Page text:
BP takes aim at federal judge’s son

When David Duval found himself out of a job in 2012, the former lawyer had a powerful ally in his corner: his father, U.S. District Court Judge Stanwood Duval Jr.

The elder Duval reached out to a fellow LSU law school alumnus, Lafayette lawyer Patrick Juneau, who had just been tapped to oversee a multibillion-dollar court-supervised settlement program to compensate victims of the 2010 Deepwater Horizon oil spill, federal court records show.

Over lunch, the senior Duval mentioned that his son had recently been laid off from a friend’s tugboat company. As it turned out, Juneau had an opening for a claim appeals coordinator, according to notes from interviews of David Duval conducted by investigators reviewing the operations of the settlement program.

Nearly two years later, David Duval’s brief tenure at the claims facility has become one of the latest targets in British oil giant BP’s push to create the perception that the settlement program is rife with conflicts and wrongdoing on the part of its own staff, claimants and trial lawyers who sniffed out an easy payday after the 2010 oil spill.

An independent investigation of the claims office found that in October, the younger Duval forwarded a confidential work email to his cousin, a partner at a Houma law firm that represented businesses and individuals affected by the oil spill.

He quit when confronted with his actions, which BP in legal filings contends “no doubt are of concern to members of the class and the public at large, and they are especially alarming to BP, which bears the cost for the (settlement program’s) inefficiency, errors and corrupt practices.”

Duval is just one example of alleged cronyism that BP has trotted out in the campaign it is waging both in court and before the public. In a series of full-page newspaper ads in the New York Times and elsewhere, BP argues that the cozy nature of the Louisiana legal community has turned the claims program into a feeding frenzy that pays out “windfall payments to numerous business claimants for non-existent, artificially calculated losses.”

The elder Duval also finds himself on the sharp end of a separate attack on his integrity related to the BP spill, but this time from criminal defense lawyers for Kurt Mix, a former BP engineer found guilty in December of obstructing justice as the federal government investigated the BP spill.

Those attorneys, who are paid by BP but work independently of the company, raised a potential conflict-of-interest claim against the judge, who presided over Mix’s trial, in a court filing seeking to disqualify him from the case. They contend that Duval is hopelessly tainted by the fact that he filed a claim against BP seeking payment, including punitive damages, after his Grand Isle fishing camp was polluted with oil in the wake of the disaster, which killed 11 men and spilled 4.2 million barrels of heavy crude into the Gulf of Mexico.

BP on PR campaign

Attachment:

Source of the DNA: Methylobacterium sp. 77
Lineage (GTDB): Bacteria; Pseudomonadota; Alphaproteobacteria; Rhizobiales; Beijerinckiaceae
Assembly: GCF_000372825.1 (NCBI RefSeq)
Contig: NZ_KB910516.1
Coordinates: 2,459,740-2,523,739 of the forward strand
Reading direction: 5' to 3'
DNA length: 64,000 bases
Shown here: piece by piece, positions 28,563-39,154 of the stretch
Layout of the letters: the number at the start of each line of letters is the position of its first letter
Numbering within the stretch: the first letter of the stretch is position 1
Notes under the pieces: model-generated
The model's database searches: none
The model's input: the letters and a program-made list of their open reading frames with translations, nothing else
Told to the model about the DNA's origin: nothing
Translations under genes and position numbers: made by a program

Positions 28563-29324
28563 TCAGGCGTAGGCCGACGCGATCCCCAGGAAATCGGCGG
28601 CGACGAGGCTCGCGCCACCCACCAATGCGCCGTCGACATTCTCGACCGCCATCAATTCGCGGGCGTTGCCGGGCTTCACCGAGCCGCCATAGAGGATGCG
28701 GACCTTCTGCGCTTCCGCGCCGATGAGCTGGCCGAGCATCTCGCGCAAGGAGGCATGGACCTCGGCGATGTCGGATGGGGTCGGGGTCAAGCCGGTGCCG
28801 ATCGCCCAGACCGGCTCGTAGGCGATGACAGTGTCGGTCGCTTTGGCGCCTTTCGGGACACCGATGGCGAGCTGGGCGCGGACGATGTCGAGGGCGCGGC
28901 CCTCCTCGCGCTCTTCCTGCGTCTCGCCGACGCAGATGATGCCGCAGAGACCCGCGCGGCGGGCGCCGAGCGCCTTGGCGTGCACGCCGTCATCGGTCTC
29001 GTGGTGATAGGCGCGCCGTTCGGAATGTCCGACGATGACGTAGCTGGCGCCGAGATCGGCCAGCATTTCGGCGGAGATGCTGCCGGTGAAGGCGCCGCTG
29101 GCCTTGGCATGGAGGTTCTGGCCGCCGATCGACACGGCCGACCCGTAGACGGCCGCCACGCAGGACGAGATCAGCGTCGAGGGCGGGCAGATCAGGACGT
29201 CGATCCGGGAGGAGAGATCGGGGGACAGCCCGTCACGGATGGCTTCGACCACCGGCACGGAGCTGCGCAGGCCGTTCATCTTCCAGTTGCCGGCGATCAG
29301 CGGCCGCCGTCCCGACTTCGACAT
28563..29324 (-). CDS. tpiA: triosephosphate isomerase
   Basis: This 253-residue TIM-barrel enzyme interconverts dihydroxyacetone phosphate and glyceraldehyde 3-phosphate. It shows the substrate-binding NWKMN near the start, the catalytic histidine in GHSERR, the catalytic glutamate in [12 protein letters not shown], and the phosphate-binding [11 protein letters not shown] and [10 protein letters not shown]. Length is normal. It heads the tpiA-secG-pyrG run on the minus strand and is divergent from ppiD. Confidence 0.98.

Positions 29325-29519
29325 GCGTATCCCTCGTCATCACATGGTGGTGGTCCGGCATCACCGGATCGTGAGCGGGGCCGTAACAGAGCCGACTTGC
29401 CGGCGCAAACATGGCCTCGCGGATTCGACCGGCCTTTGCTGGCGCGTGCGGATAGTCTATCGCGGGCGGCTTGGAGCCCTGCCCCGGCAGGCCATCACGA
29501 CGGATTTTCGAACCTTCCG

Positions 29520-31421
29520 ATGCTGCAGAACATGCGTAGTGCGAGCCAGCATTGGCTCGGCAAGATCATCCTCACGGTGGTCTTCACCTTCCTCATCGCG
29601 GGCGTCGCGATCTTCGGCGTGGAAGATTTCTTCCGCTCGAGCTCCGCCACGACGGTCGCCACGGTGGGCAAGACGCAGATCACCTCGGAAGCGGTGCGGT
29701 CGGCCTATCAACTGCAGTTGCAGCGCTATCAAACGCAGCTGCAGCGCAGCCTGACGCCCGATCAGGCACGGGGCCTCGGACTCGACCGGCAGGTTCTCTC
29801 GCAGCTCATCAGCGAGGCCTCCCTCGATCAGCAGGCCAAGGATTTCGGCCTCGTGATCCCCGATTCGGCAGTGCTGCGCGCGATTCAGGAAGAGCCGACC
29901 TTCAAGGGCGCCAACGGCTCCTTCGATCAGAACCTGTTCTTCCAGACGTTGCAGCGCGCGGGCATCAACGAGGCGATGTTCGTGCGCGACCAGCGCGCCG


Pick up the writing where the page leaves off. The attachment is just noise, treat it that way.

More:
BP’s campaign against the settlement program is clearly trying to reframe the debate away from the environmental disaster on the Gulf Coast caused by the spill to another unpopular topic: supposedly ravenous trial lawyers now reaping the benefits.

But the company is also reeling from the scope of claims filed. BP initially estimated the deal could cost $7.8 billion. That prediction later rose to $8.5 billion. BP has since said in regulatory filings that “no reliable estimate can be made of any business economic loss claims.”

The class-action settlement, preliminarily approved by U.S. District Judge Carl Barbier in May 2012, sought to avoid piecemeal litigation by resolving hundreds of thousands of claims for economic damages from what is generally considered the worst environmental disaster in U.S. history. In November 2012, BP and the Plaintiffs’ Steering Committee, the group of lawyers that brokered the pact, celebrated the deal during a fairness hearing, urging Barbier to sign off on it.

But the good feelings didn’t last. Four months later, BP sought an injunction from Barbier, contending that the claims administrators were misinterpreting the terms of the deal — specifically, the formula used for claimants to match revenue with expenses in showing post-spill losses. Barbier denied that request, ruling in April that BP acknowledged that “class settlement payments do not always perfectly match economic losses in every instance.”

BP has since adjusted its approach by taking its case to the court of public opinion. In a full-page ad that ran in December in three national newspapers, BP contended that “half the management” at Juneau’s claims facility quit or were fired since it opened in June 2012. It was an oblique shot at David Duval, among others.

Now, some observers speculate that the extended Duval family may soon find themselves the targets of an upcoming BP ad.

“The law seems to be a family business. Different parts of the family have different parts of the business, but they’re all in the law business, and they’re all in the BP business,” said David Logan, dean of the law school at Roger Williams University in Rhode Island.

Freeh investigating program

Last year, Barbier named former FBI Director Louis Freeh to investigate the claims program’s operations after a lawyer on Juneau’s staff, Lionel “Tiger” Sutton III, resigned amid allegations that he got money from a claim he referred to a law firm before joining the claims center.

Freeh has given BP some fodder in the oil giant’s push to condemn the settlement it once lauded. His first report in September found that key executives and senior lawyers in Juneau’s office engaged in improper, unethical and possibly criminal behavior. Using that information, BP has taken to shaming specific — though mostly unnamed — plaintiffs and claims administrators in its ads.

Freeh’s report absolved Juneau of having taken part in any wrongdoing.

Barbier asked Freeh to keep digging.